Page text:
c. LILCO's demand side management ("DSM") costs.

In the same LILCO rate increase proceeding before the PSC, LILCO asked for certain DSM costs.(5) LIPA objected to the DSM costs; CPB took no position on the issue. It is alleged that, because DSM programs tend to decrease consumer demand for electricity and because LIPA anticipates converting Shoreham into a gas-fired electrical generating facility (and will become an energy producer), LIPA has an interest in thwarting LILCO's efforts in this area. The requesting individual alleges that CPB inappropriately took no position on the DSM issue because [the State employee] did not want CPB taking stances antagonistic to LIPA.

[The State employee] and [ ], counsel to LIPA, informed the Commission that, as is usual in such proceedings before PSC, the entities do not comment on all aspects of the LILCO rate increase request due to each agency's limited resources. The Commission does not construe the mere failure to comment in this instance as indicative of any position, unless CPB were required to take a position. The statute does not require CPB to do so.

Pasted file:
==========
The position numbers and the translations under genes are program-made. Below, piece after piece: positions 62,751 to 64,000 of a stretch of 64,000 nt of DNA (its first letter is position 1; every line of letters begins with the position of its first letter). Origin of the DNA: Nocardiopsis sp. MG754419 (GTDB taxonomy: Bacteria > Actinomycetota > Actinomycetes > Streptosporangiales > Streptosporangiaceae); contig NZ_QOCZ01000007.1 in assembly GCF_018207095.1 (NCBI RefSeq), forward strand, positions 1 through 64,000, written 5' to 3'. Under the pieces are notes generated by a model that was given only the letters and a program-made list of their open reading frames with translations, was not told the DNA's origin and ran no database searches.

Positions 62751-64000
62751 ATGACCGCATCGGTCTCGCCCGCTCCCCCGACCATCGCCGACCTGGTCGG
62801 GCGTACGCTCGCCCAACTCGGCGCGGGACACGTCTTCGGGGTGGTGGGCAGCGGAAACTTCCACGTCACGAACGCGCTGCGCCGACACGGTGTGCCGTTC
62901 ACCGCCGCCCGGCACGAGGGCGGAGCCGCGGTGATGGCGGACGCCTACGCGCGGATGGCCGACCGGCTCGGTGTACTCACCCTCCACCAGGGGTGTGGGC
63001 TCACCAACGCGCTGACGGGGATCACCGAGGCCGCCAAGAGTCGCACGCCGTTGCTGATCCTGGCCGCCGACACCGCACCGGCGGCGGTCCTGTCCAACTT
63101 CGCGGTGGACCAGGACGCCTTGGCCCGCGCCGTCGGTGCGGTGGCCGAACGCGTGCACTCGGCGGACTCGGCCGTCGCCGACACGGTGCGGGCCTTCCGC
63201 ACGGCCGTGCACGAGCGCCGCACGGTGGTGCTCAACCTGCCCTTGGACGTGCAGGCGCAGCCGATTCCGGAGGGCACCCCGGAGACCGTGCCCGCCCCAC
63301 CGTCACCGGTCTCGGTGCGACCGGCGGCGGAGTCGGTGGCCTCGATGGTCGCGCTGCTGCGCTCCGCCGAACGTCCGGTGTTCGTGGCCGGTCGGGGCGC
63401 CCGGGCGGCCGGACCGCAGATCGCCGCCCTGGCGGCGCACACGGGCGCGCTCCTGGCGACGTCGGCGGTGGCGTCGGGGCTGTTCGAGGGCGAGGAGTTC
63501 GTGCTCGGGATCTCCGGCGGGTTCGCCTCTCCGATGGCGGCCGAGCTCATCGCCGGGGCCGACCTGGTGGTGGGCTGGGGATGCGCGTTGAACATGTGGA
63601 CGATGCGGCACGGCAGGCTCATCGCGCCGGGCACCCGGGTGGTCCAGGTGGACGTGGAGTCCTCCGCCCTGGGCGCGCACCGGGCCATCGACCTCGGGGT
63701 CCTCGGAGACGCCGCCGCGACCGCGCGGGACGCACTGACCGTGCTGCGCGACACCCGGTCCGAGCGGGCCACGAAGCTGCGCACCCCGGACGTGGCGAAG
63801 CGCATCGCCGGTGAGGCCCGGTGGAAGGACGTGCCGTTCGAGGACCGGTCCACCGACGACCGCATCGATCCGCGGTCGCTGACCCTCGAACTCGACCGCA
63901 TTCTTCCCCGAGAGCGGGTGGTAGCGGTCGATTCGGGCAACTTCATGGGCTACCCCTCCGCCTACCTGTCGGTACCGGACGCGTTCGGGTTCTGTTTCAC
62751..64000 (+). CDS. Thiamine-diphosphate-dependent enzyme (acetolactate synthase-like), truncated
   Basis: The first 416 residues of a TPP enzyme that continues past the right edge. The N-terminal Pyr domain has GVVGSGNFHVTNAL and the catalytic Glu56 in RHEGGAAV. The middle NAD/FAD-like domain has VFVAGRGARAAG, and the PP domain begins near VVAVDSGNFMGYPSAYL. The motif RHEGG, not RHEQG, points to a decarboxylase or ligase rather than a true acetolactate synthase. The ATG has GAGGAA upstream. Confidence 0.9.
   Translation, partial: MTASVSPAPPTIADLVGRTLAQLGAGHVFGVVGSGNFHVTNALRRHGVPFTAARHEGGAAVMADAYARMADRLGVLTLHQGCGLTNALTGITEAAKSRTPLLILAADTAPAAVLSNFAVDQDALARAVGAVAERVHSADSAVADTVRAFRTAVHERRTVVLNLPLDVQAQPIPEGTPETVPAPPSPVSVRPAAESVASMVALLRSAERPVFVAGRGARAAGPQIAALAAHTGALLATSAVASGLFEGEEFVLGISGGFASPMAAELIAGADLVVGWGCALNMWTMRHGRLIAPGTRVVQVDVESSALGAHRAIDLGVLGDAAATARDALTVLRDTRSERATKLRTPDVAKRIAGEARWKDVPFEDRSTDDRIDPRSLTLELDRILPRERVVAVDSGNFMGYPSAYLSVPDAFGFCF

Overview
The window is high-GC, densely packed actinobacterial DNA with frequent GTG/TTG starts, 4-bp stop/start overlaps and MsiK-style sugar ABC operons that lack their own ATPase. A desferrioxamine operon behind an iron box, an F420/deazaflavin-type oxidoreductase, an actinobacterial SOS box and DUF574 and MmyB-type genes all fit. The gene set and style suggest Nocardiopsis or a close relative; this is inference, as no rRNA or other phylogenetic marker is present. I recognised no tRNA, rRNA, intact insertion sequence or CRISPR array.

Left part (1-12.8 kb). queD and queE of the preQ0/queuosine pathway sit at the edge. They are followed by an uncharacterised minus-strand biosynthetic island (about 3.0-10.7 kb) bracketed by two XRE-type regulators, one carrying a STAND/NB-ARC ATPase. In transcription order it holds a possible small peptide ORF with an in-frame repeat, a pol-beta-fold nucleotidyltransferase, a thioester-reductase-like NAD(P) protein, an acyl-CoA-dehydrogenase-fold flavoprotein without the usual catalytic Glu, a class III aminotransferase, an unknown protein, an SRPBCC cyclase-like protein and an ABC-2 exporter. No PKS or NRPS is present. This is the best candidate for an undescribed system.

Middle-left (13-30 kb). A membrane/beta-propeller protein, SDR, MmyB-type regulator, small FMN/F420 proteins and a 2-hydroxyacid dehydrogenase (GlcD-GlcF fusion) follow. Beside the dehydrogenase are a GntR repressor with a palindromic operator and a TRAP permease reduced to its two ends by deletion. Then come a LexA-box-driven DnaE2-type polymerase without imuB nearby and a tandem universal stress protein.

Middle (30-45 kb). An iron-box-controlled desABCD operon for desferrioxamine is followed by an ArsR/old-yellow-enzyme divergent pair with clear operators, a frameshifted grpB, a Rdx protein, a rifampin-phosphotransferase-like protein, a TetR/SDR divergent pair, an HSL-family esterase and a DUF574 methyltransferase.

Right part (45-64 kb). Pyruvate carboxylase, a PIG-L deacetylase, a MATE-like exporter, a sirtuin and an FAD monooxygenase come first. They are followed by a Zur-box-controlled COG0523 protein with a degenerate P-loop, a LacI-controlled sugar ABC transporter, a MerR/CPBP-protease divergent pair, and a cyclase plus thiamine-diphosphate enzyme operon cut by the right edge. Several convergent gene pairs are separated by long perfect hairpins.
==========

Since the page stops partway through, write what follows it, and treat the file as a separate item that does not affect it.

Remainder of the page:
Further, [the counsel to LIPA] explained that LIPA did not object in principle to LILCO's DSM costs. Rather, it argued that there were better means by which LILCO could pursue consumer conservation programs than those proposed by LILCO. In this light, the argument that CPB's failure to take a formal position before the PSC was an effort by [the State employee] to advance his personal interests or those of LIPA to the detriment of CPB's mission is not compelling.

d. Shoreham decommissioning.

LIPA has no independent expertise for decommissioning a nuclear power plant and must rely on LILCO's cooperation to decommission Shoreham. It is alleged that, because LIPA needs LILCO's assistance in this regard, CPB has not taken positions before PSC against the interests of LILCO because of [the State employee's] service as Chair of LIPA.